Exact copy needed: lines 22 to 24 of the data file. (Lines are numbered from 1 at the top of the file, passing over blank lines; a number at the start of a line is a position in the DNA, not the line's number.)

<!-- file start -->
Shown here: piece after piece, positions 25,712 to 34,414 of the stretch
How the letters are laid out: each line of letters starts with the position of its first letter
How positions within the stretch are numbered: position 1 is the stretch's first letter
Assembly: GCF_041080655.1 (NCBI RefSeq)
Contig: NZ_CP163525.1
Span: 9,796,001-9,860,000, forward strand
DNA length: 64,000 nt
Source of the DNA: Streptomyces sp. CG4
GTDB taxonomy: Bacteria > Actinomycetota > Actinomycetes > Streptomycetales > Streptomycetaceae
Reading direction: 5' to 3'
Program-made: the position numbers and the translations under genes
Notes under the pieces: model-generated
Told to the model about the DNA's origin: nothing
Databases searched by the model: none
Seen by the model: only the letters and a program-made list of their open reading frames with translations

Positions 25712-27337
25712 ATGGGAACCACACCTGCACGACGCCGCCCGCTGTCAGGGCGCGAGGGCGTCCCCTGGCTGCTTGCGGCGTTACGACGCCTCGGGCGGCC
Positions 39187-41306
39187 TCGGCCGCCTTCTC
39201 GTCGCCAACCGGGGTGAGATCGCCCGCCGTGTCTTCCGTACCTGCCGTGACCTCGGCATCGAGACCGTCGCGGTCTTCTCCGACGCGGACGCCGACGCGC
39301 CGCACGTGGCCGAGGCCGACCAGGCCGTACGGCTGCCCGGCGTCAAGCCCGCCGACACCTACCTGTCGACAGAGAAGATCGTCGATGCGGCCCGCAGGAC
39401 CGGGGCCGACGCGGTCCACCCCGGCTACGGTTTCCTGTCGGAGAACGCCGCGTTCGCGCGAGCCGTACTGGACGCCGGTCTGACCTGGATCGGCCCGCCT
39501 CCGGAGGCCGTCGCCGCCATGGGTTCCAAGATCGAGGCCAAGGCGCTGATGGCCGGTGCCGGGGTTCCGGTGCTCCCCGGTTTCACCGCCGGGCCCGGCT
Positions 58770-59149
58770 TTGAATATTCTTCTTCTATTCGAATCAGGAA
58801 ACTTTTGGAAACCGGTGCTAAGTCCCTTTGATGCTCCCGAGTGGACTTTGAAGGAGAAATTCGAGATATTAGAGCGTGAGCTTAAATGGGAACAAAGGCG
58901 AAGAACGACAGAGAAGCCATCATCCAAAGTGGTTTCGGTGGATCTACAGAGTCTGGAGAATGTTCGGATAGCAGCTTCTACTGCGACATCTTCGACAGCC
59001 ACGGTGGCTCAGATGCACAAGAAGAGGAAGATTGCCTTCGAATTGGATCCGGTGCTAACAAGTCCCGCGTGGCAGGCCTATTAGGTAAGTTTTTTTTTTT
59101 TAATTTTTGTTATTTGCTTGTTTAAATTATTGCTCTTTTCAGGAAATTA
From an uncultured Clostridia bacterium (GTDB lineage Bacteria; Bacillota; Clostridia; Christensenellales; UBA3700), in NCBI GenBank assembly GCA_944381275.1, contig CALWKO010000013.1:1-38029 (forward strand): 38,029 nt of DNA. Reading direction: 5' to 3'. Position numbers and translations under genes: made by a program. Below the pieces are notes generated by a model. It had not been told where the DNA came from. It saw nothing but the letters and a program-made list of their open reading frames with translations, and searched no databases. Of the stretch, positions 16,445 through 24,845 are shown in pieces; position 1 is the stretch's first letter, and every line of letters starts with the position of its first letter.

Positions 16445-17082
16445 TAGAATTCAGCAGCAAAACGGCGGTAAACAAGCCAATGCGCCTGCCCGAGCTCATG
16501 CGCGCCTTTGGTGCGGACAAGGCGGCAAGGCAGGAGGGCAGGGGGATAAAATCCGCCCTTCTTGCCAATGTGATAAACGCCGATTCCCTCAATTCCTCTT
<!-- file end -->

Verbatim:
39401 CGGGGCCGACGCGGTCCACCCCGGCTACGGTTTCCTGTCGGAGAACGCCGCGTTCGCGCGAGCCGTACTGGACGCCGGTCTGACCTGGATCGGCCCGCCT
39501 CCGGAGGCCGTCGCCGCCATGGGTTCCAAGATCGAGGCCAAGGCGCTGATGGCCGGTGCCGGGGTTCCGGTGCTCCCCGGTTTCACCGCCGGGCCCGGCT
Positions 58770-59149